Tropicana workers have ratified their first collective agreement and ended their 7-week strike a mere two days before Christmas. This marks over a year and a half since workers unionized and began the collective struggle to achieve a modest wage increase and other workplace protections.
While the workers are relieved to be finally stepping away with a collective agreement, they view this win as the first step in a more protracted effort to ensure that Tropicana’s management conducts itself in accordance with the organization’s stated values. The strike revealed the management’s incompetence and deep anti-worker orientation, including and egregious misuse of untold thousands of public funds on security guards and strike-breakers.
The workers’ strike also revealed the unaccountable nature of Tropicana management. Workers will be planning and execute a strategy to enhance community insight and ownership over Tropicana Community Services.
Tropicana workers along with all of the SEIU Local 2 would like to extend a warm thank you to the many elected representatives, community leaders, parents, labour unions, and community members who came out in support of workers during their strike. Workers were strengthened by their attendance at rallies, donations and other expressions of solidarity.
The union said that with the immense support of several community leaders, elected officials, parents, labour leaders, and many others, the workers are finally walking away with their first collective agreement. The modest wins serve as a starting point for a further struggle by workers to address issues of endemic misconduct at the highest levels of Tropicana management.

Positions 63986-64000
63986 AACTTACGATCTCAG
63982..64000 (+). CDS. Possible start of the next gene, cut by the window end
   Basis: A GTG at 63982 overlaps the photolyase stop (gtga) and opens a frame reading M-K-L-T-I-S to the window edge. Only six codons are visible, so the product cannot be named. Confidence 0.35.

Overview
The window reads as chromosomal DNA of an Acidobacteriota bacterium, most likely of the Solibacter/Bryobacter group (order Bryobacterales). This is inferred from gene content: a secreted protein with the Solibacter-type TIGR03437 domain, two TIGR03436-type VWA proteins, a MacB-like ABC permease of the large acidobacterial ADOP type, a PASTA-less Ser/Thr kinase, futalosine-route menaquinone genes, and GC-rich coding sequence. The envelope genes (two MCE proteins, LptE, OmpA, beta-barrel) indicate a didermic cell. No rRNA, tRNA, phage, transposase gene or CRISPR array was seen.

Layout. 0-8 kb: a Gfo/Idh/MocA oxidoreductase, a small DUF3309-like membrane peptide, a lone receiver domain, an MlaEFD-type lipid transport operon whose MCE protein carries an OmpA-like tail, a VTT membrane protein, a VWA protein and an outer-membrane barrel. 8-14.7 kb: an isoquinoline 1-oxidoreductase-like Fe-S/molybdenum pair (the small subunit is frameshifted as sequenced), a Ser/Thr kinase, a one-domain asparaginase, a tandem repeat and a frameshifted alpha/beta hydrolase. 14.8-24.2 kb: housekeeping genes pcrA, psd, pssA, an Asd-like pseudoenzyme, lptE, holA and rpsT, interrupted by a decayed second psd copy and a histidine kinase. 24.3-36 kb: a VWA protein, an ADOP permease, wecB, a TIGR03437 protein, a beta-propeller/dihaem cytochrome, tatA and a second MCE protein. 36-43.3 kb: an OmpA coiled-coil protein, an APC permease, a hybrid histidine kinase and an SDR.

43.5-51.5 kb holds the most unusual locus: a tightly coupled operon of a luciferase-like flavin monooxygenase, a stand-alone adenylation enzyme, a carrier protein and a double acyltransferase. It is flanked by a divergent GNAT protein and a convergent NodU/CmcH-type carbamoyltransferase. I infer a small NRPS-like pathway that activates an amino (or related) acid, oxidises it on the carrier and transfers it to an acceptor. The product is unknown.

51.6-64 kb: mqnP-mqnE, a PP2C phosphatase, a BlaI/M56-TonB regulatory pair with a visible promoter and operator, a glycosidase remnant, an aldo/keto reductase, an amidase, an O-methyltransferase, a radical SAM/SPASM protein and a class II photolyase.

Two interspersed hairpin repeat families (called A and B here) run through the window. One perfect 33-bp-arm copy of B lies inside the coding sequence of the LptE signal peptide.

Raymund Guiste Executive Director said that Tropicana was very pleased to announce that their unionized team members have ratified a three-year collective agreement.
The contract includes several improvements: the establishment of a salary grid, monetary gains in the first year of the contract for all unionized staff, and the commitment to address pay equity issues.
At the same time, the contract abides by the legal constraints of Bill 124, the Ontario legislation that governs compensation costs for non-profit, publicly funded organizations like Tropicana.
Together with the Service Employees International Union Local 2, we have agreed on a contract that gives Tropicana the ability to sustainably offer culturally appropriate and supportive programs – today and in the future.
We want to thank the many funders, clients, partners and community at large for their unwavering support during this negotiating process. Special thanks to the employees who helped maintain all our programs and services during the labour stoppage.